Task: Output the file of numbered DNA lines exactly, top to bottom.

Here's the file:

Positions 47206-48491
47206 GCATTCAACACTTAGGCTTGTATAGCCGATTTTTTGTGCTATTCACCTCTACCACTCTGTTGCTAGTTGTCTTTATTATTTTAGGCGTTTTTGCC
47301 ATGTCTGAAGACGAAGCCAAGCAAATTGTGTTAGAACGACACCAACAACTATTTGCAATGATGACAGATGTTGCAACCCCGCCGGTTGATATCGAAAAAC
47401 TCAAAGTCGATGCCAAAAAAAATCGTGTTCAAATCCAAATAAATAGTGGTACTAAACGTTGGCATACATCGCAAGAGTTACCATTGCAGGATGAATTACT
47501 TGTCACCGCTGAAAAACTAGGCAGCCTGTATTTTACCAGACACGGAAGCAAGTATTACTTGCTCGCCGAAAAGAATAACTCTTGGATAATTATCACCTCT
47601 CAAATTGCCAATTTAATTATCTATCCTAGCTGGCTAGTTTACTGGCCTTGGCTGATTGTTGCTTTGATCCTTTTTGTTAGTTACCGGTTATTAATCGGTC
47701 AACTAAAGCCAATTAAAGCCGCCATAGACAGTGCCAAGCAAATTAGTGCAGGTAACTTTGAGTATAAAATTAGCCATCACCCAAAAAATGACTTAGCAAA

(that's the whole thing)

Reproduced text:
Positions 47206-48491
47206 GCATTCAACACTTAGGCTTGTATAGCCGATTTTTTGTGCTATTCACCTCTACCACTCTGTTGCTAGTTGTCTTTATTATTTTAGGCGTTTTTGCC
47301 ATGTCTGAAGACGAAGCCAAGCAAATTGTGTTAGAACGACACCAACAACTATTTGCAATGATGACAGATGTTGCAACCCCGCCGGTTGATATCGAAAAAC
47401 TCAAAGTCGATGCCAAAAAAAATCGTGTTCAAATCCAAATAAATAGTGGTACTAAACGTTGGCATACATCGCAAGAGTTACCATTGCAGGATGAATTACT
47501 TGTCACCGCTGAAAAACTAGGCAGCCTGTATTTTACCAGACACGGAAGCAAGTATTACTTGCTCGCCGAAAAGAATAACTCTTGGATAATTATCACCTCT
47601 CAAATTGCCAATTTAATTATCTATCCTAGCTGGCTAGTTTACTGGCCTTGGCTGATTGTTGCTTTGATCCTTTTTGTTAGTTACCGGTTATTAATCGGTC
47701 AACTAAAGCCAATTAAAGCCGCCATAGACAGTGCCAAGCAAATTAGTGCAGGTAACTTTGAGTATAAAATTAGCCATCACCCAAAAAATGACTTAGCAAA